The question, for many, remains: what can citizens do, while stepping up their engagement, to help achieve the other goals of the Convention, such as especially: avoiding dangerous anthropogenic interference with the climate system?
- Watch our press conference on the subject here
- Help kickstart the Workstream by joining this UN e-discussion
We invite you to join the founding team for the Participation Workstream, to go live in late August 2015.
To sign up, go to pathwaytoparis.org/workstreams and join.
An idea whose time has come
In 2010, when Citizens’ Climate Lobby brought 25 citizen volunteers to Capitol Hill, it felt like a big challenge to get enough people to go the distance, to meet with all 535 voting members of Congress. This year, we brought 36 times as many people, and it is looking more like we will need more elected officials to welcome and build relationships with all the citizen lobbyists coming to make democracy work.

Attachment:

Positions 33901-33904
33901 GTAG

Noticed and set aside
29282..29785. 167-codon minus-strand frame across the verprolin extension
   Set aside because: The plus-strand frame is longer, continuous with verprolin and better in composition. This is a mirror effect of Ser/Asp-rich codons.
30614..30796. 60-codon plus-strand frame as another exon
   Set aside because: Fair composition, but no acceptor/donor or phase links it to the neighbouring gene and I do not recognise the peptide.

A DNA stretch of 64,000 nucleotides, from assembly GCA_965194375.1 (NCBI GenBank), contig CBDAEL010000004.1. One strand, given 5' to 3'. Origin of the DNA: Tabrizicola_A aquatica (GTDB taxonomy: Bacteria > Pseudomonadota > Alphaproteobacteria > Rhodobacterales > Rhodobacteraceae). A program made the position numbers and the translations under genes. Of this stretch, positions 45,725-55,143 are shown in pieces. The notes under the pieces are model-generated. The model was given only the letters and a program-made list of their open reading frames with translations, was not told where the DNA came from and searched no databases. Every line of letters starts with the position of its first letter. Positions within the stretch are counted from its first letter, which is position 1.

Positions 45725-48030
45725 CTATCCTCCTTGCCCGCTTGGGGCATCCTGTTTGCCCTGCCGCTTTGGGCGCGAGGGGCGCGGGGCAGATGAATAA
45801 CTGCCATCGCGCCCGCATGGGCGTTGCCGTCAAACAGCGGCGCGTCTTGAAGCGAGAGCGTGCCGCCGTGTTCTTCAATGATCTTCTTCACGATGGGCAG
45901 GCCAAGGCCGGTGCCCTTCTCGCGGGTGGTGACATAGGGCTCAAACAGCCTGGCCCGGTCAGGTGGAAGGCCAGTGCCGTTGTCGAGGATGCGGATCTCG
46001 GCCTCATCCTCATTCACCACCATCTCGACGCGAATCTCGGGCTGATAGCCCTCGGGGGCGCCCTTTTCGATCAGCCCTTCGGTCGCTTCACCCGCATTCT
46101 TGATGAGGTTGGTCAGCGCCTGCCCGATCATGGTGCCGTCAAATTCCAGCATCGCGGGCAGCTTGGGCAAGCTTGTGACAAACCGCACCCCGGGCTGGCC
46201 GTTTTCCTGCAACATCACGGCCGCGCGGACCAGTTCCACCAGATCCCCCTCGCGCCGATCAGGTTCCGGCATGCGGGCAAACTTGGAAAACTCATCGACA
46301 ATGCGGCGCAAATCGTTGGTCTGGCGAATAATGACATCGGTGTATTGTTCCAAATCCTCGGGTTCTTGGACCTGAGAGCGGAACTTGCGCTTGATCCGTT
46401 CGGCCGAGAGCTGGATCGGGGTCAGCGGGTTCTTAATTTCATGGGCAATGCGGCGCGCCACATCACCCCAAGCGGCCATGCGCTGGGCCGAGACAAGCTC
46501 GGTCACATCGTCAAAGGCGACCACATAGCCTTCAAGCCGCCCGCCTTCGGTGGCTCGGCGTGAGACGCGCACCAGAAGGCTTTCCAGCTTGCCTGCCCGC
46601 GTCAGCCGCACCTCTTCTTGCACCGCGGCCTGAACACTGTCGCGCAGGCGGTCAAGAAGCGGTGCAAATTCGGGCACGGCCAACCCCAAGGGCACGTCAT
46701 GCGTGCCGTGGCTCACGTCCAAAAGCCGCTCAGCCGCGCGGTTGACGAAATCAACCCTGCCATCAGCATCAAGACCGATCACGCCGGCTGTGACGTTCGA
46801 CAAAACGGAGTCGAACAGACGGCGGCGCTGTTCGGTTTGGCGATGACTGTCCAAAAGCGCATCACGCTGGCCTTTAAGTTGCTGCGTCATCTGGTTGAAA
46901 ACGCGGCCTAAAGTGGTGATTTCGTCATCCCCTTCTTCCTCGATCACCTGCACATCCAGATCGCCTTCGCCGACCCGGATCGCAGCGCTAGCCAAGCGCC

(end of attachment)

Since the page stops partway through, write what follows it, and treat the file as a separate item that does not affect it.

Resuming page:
The governing paradigm for energy policy and climate action is shifting, now, in real time. With a few crucial innovations, we can achieve a more rapid pace of decarbonization than was previously thought possible by any players in the global negotiations. We will need:
- Commitments that are catalytic, cooperative, and accelerating over time;
- A framework that makes clear no one wins by stalling action;
- Regular escalation of national commitments, with tangible economic benefits;
- More direct participation by citizens and civil society, at all levels.